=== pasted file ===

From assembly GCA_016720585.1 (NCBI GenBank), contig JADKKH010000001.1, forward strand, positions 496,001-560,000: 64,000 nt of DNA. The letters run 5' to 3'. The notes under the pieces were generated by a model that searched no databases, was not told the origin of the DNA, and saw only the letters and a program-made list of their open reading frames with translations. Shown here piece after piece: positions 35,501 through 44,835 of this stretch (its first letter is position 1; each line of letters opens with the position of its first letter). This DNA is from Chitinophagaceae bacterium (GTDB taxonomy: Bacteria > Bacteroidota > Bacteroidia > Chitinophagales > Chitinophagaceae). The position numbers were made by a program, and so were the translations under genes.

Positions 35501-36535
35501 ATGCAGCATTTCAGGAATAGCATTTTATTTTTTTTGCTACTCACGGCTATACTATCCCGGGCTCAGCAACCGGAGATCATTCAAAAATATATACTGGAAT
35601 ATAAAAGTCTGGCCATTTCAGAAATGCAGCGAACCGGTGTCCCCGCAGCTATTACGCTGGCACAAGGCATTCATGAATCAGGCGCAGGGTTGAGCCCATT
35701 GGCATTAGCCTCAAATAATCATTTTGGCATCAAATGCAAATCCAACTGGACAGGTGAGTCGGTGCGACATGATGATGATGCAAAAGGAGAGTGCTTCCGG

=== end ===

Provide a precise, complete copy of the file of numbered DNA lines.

From assembly GCA_016720585.1 (NCBI GenBank), contig JADKKH010000001.1, forward strand, positions 496,001-560,000: 64,000 nt of DNA. The letters run 5' to 3'. The notes under the pieces were generated by a model that searched no databases, was not told the origin of the DNA, and saw only the letters and a program-made list of their open reading frames with translations. Shown here piece after piece: positions 35,501 through 44,835 of this stretch (its first letter is position 1; each line of letters opens with the position of its first letter). This DNA is from Chitinophagaceae bacterium (GTDB taxonomy: Bacteria > Bacteroidota > Bacteroidia > Chitinophagales > Chitinophagaceae). The position numbers were made by a program, and so were the translations under genes.

Positions 35501-36535
35501 ATGCAGCATTTCAGGAATAGCATTTTATTTTTTTTGCTACTCACGGCTATACTATCCCGGGCTCAGCAACCGGAGATCATTCAAAAATATATACTGGAAT
35601 ATAAAAGTCTGGCCATTTCAGAAATGCAGCGAACCGGTGTCCCCGCAGCTATTACGCTGGCACAAGGCATTCATGAATCAGGCGCAGGGTTGAGCCCATT
35701 GGCATTAGCCTCAAATAATCATTTTGGCATCAAATGCAAATCCAACTGGACAGGTGAGTCGGTGCGACATGATGATGATGCAAAAGGAGAGTGCTTCCGG